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How to Apply Geographic Segmentation in Campaigns

by Stephanie Mialki in Marketing Personalization Instapage blog post featured image

People in different locations display distinct characteristics and have unique wants and needs. This is why marketers use geographic segmentation to determine market positioning and product sales.

What is geographic segmentation, and how can you use it in your marketing strategy?
Let’s find out.

What is geographic segmentation?

Geographic segmentation is a powerful strategy that allows marketers to effectively cater to the unique needs of customers in specific locations. This segmentation technique involves dividing the target market based on geographic units, such as countries, states, cities, and more. However, it goes beyond mere geographical boundaries and takes into account various factors like climate, cultural preferences, population demographics, and other geographic attributes.

All of these factors can be important to consider when you’re designing for your micro-audiences or specific segments of your audience.

By employing geographic segmentation, businesses can tailor their marketing efforts precisely to the preferences and demands of each distinct area, ensuring a more personalized and relevant approach. This not only enhances customer satisfaction but also drives improved engagement and ultimately boosts the overall success of marketing campaigns.

For example, this came up after searching for “Solar Power.” Despite not searching for a specific location, the searcher’s location was discovered and they were served this ad:

And, this ad is connected to this landing page which continues to highlight how this service is specifically catered to those who live in Washington, DC

In addition to knowing the geographic segmentation definition, it’s even more important to know why it’s necessary for marketing.

Knowing your customers well allows you to offer a more personal value proposition that addresses specific topics and needs. This all begins with where they’re located, but it can grow from there. Let’s dive into a few different geographic segmentation types!

Difference types of geographic Segmentation

Incorporating various kinds of geographic data into marketing campaigns is important for several reasons. Leveraging this data allows businesses to gain deeper insights into their target audience, enhance customer engagement, and optimize marketing strategies for greater success.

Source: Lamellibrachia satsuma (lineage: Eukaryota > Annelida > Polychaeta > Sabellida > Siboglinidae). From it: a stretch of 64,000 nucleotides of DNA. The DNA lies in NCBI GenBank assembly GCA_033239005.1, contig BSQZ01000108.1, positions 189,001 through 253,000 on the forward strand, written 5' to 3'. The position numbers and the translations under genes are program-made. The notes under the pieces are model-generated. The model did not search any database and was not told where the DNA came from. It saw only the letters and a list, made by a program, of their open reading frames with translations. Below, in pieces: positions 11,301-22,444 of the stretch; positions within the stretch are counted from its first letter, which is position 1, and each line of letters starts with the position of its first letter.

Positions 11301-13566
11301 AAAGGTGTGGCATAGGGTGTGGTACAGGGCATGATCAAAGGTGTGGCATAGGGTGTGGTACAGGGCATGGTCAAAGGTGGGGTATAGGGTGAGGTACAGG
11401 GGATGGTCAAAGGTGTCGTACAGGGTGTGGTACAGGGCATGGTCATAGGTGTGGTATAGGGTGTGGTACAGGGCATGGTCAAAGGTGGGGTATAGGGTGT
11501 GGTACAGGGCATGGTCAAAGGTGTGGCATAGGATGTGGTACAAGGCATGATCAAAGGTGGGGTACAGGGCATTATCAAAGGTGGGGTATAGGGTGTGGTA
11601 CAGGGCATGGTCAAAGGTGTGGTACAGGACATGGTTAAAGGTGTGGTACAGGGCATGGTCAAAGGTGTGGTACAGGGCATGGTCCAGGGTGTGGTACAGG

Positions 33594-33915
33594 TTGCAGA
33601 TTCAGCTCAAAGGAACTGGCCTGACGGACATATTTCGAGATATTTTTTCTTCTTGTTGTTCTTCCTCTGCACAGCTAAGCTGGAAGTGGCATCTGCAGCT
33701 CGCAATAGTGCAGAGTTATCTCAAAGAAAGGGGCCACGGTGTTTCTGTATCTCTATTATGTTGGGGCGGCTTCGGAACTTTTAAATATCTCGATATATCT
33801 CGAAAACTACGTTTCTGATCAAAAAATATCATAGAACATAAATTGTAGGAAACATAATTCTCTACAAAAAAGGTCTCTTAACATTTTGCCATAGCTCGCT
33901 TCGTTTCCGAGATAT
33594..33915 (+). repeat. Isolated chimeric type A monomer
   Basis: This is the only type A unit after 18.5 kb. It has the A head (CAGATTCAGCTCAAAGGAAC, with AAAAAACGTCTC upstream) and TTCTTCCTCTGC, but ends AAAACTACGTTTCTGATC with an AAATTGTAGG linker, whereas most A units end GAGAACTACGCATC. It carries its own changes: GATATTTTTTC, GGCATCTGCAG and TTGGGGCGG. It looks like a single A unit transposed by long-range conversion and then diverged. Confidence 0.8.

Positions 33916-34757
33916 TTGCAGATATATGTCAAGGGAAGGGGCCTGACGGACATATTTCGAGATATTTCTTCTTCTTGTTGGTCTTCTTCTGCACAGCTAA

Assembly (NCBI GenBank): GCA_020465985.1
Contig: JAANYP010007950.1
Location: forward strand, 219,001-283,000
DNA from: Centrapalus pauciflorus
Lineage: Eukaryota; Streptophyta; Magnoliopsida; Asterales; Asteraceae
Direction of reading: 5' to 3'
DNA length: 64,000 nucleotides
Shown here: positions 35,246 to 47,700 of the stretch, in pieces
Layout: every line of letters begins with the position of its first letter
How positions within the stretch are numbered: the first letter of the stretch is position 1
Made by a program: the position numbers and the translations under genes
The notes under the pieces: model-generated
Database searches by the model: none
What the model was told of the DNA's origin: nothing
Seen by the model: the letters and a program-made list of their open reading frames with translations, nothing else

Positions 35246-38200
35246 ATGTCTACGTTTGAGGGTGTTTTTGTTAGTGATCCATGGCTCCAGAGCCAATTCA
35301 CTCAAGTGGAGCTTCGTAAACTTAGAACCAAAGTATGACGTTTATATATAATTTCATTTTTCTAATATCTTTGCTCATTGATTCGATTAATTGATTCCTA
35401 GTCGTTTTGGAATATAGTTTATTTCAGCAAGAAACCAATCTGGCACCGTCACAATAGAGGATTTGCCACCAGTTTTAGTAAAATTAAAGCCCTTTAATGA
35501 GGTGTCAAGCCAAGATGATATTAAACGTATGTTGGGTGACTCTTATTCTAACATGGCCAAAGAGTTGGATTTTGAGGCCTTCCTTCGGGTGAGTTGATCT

Understanding the importance of geographic segmentation and its impact on consumer behavior enables businesses to stay competitive in an increasingly globalized and data-driven market. So, let’s dive into the major kinds of geographic segmentation and how you can leverage them in your various marketing campaigns.

Location

Product relevance and advertising effectiveness often depend on different geographic variables. Matching those products and advertising techniques to specific geographic locations means you’re reaching more relevant audiences and not wasting your time or budget.

This is especially true for large, multinational businesses because it helps them understand the location-based attributes of a specific target market, which enables them to better address the varying wants and needs of customers in these different regions.

Compared to other segmentation types, demographic segmentation, psychographic, or behavioral segmentation, geographic segmentation is relatively easy to implement.

It’s much easier to identify someone’s location than it is to determine the different elements of their psyche or their behavioral tendencies. While geography is objective, personality traits, interests, and behaviors are all much more subjective.

Remember, geographic segmentation is not based solely on units of geography, like location as mentioned above. You also need to consider other variables. Let’s take a look at those now.

Climate

As its name suggests, climate-based segmentation involves marketing products based on a particular region’s climate.

For example, brands that typically sell winter apparel (such as Burton or North Face) should market their products in areas that are cold all year round, because they’d probably fail to profit by marketing to warmer climates.

Swimwear brands, on the other hand, should target warmer climates— areas with beaches, resorts, etc. because that’s where they’ll generate the most business:

Products can also be considered more seasonal, instead of regional. For instance, a retailer in the northern United States that sells products for multiple climates and conditions (e.g., Target or Walmart) should advertise their winter gear in the fall and winter months, and their summer gear in the spring and summer months.